Community Host

Re: Does Your Business Use Cash or Accrual Method Accounting?

@JMI-Bill, at a high volume, cash basis accounting is quite a bit faster - fewer steps and less "in progress" transactions to deal with.

 

Maybe you could eventually go with @Raywhite28's hybrid method. 

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Re: Does Your Business Use Cash or Accrual Method Accounting?

All Federal Government contracts are subject to FAR (Federal Acquisition Regulation) and GAAP (Generally Accepted Accounting Principles) including Accrual-basis accounting as audited by DCAA (Defense Contract Audit Agency), which may audit 100% annually once you are awarded a contract type = CPFF (Cost Plus Fixed Fee).  Prior to contract award, same practices are required and expected, but less likely to be audited by DCAA.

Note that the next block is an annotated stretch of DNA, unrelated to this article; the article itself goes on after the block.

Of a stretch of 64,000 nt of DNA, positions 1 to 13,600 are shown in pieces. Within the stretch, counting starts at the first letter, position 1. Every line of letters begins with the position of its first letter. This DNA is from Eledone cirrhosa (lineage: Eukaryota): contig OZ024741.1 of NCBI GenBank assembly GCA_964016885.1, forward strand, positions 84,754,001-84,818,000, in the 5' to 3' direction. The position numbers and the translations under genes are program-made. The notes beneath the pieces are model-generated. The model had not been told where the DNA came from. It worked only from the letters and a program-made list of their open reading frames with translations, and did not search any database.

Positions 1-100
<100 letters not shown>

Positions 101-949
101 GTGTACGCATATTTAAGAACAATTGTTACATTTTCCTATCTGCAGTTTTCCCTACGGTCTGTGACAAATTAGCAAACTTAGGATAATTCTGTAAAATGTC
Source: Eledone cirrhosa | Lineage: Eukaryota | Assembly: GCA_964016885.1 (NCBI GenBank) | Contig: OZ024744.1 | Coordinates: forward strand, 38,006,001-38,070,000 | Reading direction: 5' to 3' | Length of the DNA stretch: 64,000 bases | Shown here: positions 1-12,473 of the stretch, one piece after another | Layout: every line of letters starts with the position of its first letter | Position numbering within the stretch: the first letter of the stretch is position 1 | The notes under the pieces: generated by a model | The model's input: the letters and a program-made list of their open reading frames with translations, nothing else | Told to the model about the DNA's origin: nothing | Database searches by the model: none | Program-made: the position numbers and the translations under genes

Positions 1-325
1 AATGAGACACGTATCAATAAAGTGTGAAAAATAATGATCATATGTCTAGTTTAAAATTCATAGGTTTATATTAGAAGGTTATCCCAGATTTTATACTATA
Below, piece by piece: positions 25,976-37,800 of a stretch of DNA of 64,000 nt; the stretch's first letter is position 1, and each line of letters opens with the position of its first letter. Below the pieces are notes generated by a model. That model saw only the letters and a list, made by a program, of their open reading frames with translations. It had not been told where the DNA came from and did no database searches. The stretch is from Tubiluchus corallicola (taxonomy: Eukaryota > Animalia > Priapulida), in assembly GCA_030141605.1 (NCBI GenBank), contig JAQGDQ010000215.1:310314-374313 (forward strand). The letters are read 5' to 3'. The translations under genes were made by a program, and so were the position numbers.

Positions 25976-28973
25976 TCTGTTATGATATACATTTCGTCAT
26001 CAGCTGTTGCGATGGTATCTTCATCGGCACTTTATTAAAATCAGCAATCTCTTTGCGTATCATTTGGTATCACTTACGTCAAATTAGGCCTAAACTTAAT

Prior to being awarded a CPFF contract, the company must pass Accounting System Audit including demonstration of accounting processes A-Z with an audience while auditors (3) watch over your shoulder and take notes while looking at a copy of your company's written manual of compliant accounting policies and procedures followed.  

 

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Re: Does Your Business Use Cash or Accrual Method Accounting?